BOSTON — Jared Sullinger is a neophyte to the pro basketball business, but the rookie forward for the Celtics has already learned that the approach to wins and losses is a bit different in the NBA than college. At Ohio State, dropping just a single game could lead to wind sprints, post-midnight practices and agonizing over how the defeat would affect the Buckeyes’ RPI.
The Celtics have lost nine games this season, and so far panic has been the farthest thing from their minds. When they pounced on the Philadelphia 76ers for a 92-79 victory on Saturday, alternating a loss with a win for the third time in less than two weeks, the players talked about how they are righting their early-season errors slowly, but surely.
“We’re still on that curve,” Sullinger said. “We’re doing a lot of things well, but we’re not doing it all the time. We’re not putting a 48-minute game in all the time as a team, but we’re coming close to doing that.”
The Celtics (11-9) have won consecutive games only once since Nov. 14. Even that two-game win streak against the Thunder and Magic followed three losses in four games to the formidable Spurs, the rising Nets and the lowly Pistons. The only thing the Celtics have done consistently is be inconsistent.
Celtics coach Doc Rivers took his players to task for their uneven play last week when he accused them of being soft, but he has been quietly encouraged by his team’s play in the five games since then. The Celtics lost close games to the Bucks and Sixers, whose young legs are destined to give the veteran Celtics a hard time, but jumped on the wayward Blazers, strangled the injury-plagued Timberwolves and outworked the fatigued Sixers on the second night of a home-and-home set.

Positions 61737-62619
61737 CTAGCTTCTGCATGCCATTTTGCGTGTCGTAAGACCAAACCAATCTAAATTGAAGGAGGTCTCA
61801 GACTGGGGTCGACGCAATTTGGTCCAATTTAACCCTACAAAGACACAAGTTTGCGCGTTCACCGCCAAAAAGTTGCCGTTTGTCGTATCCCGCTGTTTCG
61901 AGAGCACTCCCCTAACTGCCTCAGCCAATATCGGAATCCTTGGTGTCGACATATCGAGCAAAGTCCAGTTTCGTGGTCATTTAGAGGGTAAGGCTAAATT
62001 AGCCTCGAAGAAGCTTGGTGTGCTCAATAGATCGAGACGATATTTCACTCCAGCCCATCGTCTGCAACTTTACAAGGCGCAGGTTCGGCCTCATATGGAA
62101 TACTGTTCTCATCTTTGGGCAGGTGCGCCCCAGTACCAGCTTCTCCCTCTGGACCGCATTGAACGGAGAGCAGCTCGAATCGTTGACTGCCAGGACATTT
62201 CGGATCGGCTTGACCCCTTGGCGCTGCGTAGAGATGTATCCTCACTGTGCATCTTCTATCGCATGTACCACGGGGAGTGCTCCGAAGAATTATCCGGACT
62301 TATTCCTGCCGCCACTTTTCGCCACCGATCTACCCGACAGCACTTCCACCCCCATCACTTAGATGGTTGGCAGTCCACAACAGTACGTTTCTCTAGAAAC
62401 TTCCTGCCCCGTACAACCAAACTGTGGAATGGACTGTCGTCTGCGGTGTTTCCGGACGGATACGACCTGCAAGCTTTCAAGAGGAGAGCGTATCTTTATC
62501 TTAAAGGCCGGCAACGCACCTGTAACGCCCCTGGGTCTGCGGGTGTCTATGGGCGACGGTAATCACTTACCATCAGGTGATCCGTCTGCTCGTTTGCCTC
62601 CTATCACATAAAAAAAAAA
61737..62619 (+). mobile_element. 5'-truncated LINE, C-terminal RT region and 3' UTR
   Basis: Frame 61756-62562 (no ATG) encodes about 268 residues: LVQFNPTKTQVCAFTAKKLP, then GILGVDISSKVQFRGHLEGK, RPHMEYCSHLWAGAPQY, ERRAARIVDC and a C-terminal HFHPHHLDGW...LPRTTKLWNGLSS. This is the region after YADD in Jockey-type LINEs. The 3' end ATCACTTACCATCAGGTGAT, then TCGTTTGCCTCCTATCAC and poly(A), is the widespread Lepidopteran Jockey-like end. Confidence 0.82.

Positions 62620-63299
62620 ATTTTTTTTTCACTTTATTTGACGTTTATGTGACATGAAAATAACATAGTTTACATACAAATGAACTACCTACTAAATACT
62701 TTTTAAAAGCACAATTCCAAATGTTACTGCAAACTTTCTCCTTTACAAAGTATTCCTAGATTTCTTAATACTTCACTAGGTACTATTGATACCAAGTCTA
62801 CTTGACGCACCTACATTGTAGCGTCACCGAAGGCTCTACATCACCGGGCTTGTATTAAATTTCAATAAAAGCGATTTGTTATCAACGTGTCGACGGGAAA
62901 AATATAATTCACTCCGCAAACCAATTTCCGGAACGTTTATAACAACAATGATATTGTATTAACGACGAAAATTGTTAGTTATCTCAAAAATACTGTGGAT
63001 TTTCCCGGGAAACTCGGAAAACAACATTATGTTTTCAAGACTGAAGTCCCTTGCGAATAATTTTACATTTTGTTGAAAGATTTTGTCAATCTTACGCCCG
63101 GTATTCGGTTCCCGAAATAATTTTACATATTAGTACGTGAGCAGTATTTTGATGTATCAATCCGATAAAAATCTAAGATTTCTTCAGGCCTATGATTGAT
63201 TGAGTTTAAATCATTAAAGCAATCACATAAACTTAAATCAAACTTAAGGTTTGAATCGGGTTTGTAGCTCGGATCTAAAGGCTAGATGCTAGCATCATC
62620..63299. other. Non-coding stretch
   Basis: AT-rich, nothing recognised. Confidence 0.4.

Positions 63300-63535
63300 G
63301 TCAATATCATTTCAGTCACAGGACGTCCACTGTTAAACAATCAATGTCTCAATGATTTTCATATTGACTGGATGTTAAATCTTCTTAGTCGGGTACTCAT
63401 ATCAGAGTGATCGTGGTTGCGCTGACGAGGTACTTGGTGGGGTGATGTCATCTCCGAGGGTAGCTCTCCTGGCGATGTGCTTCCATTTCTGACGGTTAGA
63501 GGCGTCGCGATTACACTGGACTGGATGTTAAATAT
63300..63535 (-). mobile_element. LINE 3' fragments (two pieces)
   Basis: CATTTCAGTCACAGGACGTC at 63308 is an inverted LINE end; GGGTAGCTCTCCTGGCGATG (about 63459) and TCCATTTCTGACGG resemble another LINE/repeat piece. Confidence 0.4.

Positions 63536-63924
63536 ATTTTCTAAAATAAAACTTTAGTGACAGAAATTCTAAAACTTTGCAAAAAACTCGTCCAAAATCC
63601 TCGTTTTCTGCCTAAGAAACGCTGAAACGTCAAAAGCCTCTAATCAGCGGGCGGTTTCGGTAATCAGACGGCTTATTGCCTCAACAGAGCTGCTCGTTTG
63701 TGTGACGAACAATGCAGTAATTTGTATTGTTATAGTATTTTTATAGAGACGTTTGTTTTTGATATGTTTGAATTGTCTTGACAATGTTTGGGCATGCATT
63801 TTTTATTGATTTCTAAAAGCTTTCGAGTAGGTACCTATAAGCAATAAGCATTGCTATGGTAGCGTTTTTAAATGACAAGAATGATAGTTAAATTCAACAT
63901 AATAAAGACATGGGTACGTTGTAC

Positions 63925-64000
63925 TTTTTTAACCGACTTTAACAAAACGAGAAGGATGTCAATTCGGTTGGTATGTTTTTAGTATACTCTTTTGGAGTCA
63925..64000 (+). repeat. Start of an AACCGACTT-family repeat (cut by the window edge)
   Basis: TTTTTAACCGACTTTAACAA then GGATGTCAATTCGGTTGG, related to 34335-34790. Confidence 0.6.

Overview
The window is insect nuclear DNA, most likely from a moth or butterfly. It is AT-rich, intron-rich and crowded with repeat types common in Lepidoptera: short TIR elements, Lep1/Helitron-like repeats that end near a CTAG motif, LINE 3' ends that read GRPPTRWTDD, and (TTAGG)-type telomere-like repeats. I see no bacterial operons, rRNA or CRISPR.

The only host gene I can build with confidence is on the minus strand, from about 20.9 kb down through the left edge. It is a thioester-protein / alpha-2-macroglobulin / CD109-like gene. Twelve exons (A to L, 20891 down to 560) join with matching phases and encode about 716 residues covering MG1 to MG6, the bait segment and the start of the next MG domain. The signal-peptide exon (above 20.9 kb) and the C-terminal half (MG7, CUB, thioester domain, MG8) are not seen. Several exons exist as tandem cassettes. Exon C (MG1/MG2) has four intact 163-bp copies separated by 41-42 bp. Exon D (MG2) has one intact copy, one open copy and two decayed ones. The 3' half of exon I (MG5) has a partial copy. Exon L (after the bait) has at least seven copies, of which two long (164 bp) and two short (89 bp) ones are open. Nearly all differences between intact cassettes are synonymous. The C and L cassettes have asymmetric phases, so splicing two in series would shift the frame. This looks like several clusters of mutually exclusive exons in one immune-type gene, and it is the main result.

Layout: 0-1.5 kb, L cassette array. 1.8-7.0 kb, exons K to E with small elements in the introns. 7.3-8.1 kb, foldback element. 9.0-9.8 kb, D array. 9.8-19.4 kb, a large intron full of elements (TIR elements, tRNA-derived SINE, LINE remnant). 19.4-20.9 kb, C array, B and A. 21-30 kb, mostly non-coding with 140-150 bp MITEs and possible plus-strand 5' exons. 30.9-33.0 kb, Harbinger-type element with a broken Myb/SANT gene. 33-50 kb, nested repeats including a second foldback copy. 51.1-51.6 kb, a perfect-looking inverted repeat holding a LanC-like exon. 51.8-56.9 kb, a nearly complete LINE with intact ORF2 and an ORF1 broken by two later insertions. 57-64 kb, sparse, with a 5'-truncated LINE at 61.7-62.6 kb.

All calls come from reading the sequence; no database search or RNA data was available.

“We can’t string a streak of wins together yet, but you can feel us playing better,” Rivers said. “You feel like it’s coming, just nothing’s happened. We’re treading water, but I like our trend. I like where we’re going.”
As long as the jerseys are green, Rivers is in the driver’s seat and either Paul Pierce or Kevin Garnett is lacing up a pair of sneakers, the concern over any down stretch for the Celtics is going to be muted. The track record for the franchise, the coach and the future Hall of Fame players is too long for them to be bothered by a slow start or a challenging portion of the schedule. Whereas playing games on consecutive nights against the same opponent flustered the Sixers, it was nothing that the seasoned Celtics had not seen before.
Garnett demonstrated his cool under fire late in the third quarter. The Sixers had whittled a 21-point lead down to eight points while he sat on the bench, drawing a 20-second timeout by Rivers to get Garnett back on the floor with 1:05 left in the quarter. The 36-year-old big man responded with a fall-away, and-one jump shot, then tossed a pass over his shoulder to Green for a layup. In those 65 seconds, Garnett helped extend Boston’s lead back to a comfortable 13 points heading into the final quarter. He may not have recorded a rebound in the game — although he claimed afterward that the scorekeeper must have messed up — but Garnett’s impact on the game was about more than scoring 19 points or failing to grab a board.
“The difference between us right now and a team like the Celtics [is] the Celtics have a mental toughness borne through championships and night-in, night-out being a team that has to come to play every single night because teams come with their best efforts,” Sixers coach Doug Collins said. “They have an incredible approach, mentally. Kevin Garnett, I guarantee his legs weren’t the freshest out there, but his mind was the sharpest, and that’s what we’ve got to build. But you only do it through tough competition. Boston, they teach you what the ‘next level’ is all about.”
The Celtics admit they are far from achieving that “next level” themselves. No team treading water, just two games above .500, can claim to be anything but average. But after 20 games they continue to tease with glimpses of what they can be, and those glimpses are becoming more frequent.